Good looking beefer with good winter coats. Have these critters ever seen a tree?!!! In the first picture where the rolling hills are shown in the background, you can't see a tree for miles!!!! Kind of reminds me of a description of Siberia!
Oh, there are a few trees around. They actually are wintering in a yard which is surrounded by trees, but there aren't too many trees in our country. I get claustrophobic when I get into areas where you cannot see for miles :~>
So, when sychronized, what kind of "spread" do you usually see with the calving schedule? I saw 90 head of synchronized red angus sell at auction during the fall and all were scheduled to calve within a very tight window.....if all were bred and took, just wondered how "intense" a few days you might have.
The first time we syncronized we used MGA and a shot of Estrumate. The first one calved 12 days early, and the last calved the day after the due date. So there was a 13 day window there.
This time we syncronized with 1 shot of Estrumate about 15 days before we turned the bulls out. We decided to try this, for a couple of reasons. One was that we wouldn't have to run them down the chute again. We vaccinated at the same time. And two was that it would allow us to use fewer bulls because it would spread them out over about 2 weeks.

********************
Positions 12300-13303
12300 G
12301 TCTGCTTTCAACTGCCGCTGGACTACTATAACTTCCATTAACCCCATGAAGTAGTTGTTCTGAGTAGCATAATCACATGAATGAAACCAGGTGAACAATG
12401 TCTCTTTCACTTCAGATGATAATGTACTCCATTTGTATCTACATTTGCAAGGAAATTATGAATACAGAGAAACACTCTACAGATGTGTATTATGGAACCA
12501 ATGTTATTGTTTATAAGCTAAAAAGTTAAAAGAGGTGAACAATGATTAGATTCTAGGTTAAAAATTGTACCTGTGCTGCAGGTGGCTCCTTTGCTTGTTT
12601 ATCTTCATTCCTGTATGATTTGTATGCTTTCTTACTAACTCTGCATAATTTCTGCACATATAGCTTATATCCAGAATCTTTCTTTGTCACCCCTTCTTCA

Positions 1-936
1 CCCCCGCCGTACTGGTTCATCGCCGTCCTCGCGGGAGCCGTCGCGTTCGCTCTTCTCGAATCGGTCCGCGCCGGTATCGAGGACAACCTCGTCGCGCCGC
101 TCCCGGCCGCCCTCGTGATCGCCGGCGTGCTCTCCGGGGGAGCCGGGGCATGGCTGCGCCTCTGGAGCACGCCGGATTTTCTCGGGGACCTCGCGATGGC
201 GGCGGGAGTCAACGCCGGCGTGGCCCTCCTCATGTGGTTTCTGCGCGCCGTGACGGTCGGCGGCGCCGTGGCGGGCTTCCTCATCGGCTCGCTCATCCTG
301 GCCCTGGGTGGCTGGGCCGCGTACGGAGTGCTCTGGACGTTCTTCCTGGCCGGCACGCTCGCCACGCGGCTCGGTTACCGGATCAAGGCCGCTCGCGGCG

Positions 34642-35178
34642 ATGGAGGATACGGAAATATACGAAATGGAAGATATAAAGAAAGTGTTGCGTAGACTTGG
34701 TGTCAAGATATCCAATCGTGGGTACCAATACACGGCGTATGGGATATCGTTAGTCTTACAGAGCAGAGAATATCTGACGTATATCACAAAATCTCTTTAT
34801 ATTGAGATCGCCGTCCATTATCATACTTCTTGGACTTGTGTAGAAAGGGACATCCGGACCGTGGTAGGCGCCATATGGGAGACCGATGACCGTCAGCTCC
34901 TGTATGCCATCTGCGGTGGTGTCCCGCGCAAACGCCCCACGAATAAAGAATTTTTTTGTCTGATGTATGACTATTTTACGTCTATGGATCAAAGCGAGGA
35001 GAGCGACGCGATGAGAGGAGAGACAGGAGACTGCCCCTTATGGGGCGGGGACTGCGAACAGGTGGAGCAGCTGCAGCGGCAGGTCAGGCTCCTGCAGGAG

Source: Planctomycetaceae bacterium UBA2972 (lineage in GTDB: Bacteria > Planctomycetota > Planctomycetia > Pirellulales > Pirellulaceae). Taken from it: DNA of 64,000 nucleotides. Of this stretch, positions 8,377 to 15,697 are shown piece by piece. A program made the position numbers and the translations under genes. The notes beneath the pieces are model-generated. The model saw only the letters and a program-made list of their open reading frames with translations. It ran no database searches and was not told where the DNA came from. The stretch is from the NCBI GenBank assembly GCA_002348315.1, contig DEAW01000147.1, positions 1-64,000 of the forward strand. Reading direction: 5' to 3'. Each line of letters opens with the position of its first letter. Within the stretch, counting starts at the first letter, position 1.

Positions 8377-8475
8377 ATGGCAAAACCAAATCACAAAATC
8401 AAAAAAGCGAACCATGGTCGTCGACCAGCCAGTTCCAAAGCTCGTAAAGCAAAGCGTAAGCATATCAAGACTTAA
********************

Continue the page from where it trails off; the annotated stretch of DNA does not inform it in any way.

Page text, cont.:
We gave them a shot on May 2 and then turned the bulls out on May 16. I saw over 1/2 of them in heat. I expect that the first of the heifers would have cycled around May 16, and that most of them should have been finished about June 1 so that is about a 15 day breeding window. We could end up with the odd calf hitting the ground around Feb 10, but most will be done by Mar 10. I did the pregchecking, and I did it early enough that I am fairly confident that the heifers should mostly calve by Mar 10.
Give me about 2 1/2 - 3 months, and I can tell you how well it worked ;~>
Yes it is reasonable to expect them within a few days. You have about a one month window, 2 weeks ahead of the due date, and 2 weeks after, but the vast majority will calve within a 10 day window, maybe even less. If you had a bunch of heifers syncronized, you would most likely calve them on a small pasture. That way you can keep a close eye on them. Having them syncronized can be really nice when it comes to the labour load, rather than having to watch heifers for 6-8 weeks (or whatever your calving season is) you only have to watch them for a short time. You would make sure that they were bred to a calving ease bull, however.
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